3.2.8 The protection of and design response to natural assets and historic buildings is a prevailing issue in the sustainable communities agenda and a important tool in fostering a sense of place and character for new development.
Role of Green Wedges
3.2.9 Harlow’s Green Wedges, an enduring legacy from the Gibberd masterplan, provide a substantial amount of green space adjacent to neighbourhoods, whilst significantly contributing to the town’s identity.
3.2.10 Green Wedges are not merely a buffer between incompatible uses, they provide usable open landscape between neighbourhoods that connects out to the countryside. Green Wedges have reinforced the founding principles of a strong contrast between urban and natural environments, whilst providing direct, open access to the rural hinterland.
Figure 3.3: Spatial arrangement of Neighbourhood Centres and Hatches (indicated as Neighbourhood Sub-Centres) (from 'The Design of Harlow', F. Gibberd, 1980)
3.2.11 The character of street types is integral to sense of place. Harlow has a movement network based on orbital and radial routes designed to free neighbourhoods from traffic. This means that many of the roads in Harlow have a heavily movement-focused design.
3.2.12 Whilst this is appropriate and will remain the case for the existing major routes, a more contemporary approach is needed for new development, that promotes streets as places set within a movement hierarchy and with a different design approach for each street type. Harlow should have a clear hierarchy of street types to aid legibility and provide high quality street designs that match their role and function.
3.2.13 The seamless movement of cyclists and pedestrians was a founding principle of Harlow and its infrastructure exhibits this aspiration, particularly on the inter-neighbourhood scale. This Design Guide builds upon this approach, promoting better connected, more legible, safer and attractive routes.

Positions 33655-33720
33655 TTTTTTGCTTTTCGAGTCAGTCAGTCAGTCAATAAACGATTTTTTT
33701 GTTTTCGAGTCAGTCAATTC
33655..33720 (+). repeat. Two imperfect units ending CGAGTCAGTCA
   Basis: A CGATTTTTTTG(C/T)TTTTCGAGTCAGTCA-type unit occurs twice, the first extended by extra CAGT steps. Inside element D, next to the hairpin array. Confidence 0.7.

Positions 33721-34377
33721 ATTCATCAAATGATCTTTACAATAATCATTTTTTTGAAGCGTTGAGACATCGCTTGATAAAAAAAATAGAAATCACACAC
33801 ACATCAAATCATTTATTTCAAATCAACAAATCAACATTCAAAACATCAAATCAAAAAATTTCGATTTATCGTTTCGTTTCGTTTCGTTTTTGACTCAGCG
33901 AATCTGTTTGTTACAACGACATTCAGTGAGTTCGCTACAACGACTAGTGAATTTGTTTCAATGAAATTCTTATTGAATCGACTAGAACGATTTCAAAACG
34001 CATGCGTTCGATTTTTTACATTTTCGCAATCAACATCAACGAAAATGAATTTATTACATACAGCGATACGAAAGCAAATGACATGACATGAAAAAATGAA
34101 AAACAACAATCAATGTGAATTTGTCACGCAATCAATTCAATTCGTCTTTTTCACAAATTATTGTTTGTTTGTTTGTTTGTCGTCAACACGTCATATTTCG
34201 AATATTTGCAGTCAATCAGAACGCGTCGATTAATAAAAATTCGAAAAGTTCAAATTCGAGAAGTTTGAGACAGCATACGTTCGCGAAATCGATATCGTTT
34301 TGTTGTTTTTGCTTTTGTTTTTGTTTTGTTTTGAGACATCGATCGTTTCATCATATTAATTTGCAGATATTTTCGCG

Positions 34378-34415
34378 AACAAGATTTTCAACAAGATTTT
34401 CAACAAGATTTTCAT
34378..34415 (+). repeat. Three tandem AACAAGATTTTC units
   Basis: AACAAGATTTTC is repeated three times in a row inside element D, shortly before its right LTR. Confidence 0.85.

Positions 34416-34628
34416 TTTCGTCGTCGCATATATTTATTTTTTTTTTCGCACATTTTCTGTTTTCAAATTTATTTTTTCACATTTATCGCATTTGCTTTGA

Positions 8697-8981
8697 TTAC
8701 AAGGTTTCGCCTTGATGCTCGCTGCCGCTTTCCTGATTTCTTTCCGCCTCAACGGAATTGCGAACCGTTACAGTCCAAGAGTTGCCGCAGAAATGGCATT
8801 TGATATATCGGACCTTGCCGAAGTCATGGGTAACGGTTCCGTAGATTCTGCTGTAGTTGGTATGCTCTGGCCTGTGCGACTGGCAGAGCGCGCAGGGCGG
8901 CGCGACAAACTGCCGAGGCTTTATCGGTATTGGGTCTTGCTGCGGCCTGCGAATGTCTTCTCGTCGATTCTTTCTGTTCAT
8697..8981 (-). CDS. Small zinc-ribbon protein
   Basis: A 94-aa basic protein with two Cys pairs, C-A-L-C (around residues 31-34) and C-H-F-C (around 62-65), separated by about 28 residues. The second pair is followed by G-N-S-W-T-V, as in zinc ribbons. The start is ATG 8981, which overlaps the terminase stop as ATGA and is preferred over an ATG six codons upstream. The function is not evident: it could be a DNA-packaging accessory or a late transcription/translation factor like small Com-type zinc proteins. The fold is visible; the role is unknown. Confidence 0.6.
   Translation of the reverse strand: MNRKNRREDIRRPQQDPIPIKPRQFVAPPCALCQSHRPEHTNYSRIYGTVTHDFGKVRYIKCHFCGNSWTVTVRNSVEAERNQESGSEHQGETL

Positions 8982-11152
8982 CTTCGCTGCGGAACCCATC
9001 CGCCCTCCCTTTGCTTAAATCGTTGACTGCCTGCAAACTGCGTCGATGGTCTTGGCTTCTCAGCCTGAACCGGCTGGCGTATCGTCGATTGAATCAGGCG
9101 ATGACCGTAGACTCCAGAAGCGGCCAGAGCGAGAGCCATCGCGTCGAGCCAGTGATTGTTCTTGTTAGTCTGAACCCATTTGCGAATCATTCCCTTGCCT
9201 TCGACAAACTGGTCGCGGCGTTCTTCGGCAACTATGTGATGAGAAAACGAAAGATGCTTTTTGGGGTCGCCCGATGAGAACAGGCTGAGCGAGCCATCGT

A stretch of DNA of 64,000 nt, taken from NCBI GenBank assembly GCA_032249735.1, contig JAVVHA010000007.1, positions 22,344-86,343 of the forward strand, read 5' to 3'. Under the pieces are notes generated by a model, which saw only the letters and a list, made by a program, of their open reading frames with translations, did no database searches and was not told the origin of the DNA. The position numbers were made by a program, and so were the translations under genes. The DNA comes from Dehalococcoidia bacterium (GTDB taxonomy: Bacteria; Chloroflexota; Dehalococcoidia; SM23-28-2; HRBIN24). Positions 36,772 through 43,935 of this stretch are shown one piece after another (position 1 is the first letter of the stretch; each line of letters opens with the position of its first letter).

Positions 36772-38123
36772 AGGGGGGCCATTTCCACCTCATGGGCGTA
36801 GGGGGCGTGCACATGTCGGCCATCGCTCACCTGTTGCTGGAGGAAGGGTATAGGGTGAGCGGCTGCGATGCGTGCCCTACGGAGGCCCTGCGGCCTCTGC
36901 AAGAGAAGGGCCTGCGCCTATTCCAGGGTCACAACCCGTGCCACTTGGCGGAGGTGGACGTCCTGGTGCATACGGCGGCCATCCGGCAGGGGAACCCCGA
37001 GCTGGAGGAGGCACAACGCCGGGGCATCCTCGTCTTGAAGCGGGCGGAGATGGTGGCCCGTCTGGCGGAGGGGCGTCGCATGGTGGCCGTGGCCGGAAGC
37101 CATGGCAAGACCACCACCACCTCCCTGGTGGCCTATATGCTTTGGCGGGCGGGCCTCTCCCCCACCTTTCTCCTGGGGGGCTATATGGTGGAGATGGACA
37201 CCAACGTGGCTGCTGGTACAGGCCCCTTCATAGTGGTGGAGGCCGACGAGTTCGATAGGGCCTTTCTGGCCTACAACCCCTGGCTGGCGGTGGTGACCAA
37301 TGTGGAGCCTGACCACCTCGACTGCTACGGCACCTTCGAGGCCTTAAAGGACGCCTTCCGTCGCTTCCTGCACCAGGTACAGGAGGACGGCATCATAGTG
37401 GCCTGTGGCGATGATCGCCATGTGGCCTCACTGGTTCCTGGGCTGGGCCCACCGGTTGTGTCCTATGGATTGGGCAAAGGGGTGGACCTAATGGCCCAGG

Legibility: The degree to which a place can be easily understood and travelled through.
Role and Form of Neighbourhood Centres
3.2.14 Harlow was built with residential neighbourhoods grouped around the Town Centre and three major Neighbourhood Centres (The Stow, Staple Tye and Bush Fair) to serve weekly needs. Today, the pattern of Neighbourhood Centres form an important focus and destination for each distinct neighbourhood providing local services and convenience retail within approximately a ten minute walk (800 metres) of homes.
3.2.15 Gibberd proposed that each Neighbourhood Centre should have a recreation area within or adjacent to it, with larger centres including a small employment area. Today, design solutions, particularly when redevelopment is proposed, should ensure that the Neighbourhood Centres are well integrated with residential areas.
3.2.16 Given today’s increased mobility and the changing dynamics of the retail and service industries, there may not be sufficient consumer demand (nor retailer interest) to support Neighbourhood Centres at the scale Gibberd proposed (50 to 60 units). However, they still have a vital role in the provision of retail and social infrastructure within walking distance of homes.
Role and Form of Hatches
3.2.17 The Gibberd masterplan also envisaged that each sub-neighbourhood area would have a centre, called a ‘Hatch’ which would cater for daily needs and include four or five shops, a public house and community facility. Each sub-neighbourhood area would also include a primary school.
3.2.18 The Hatch would be within approximately a five minute walk (400 metres) of homes.
3.2.19 Although in the current retail climate Hatches may not be viable at the scale envisaged by Gibberd, they still have an important role as a hub for social infrastructure and part of the community network.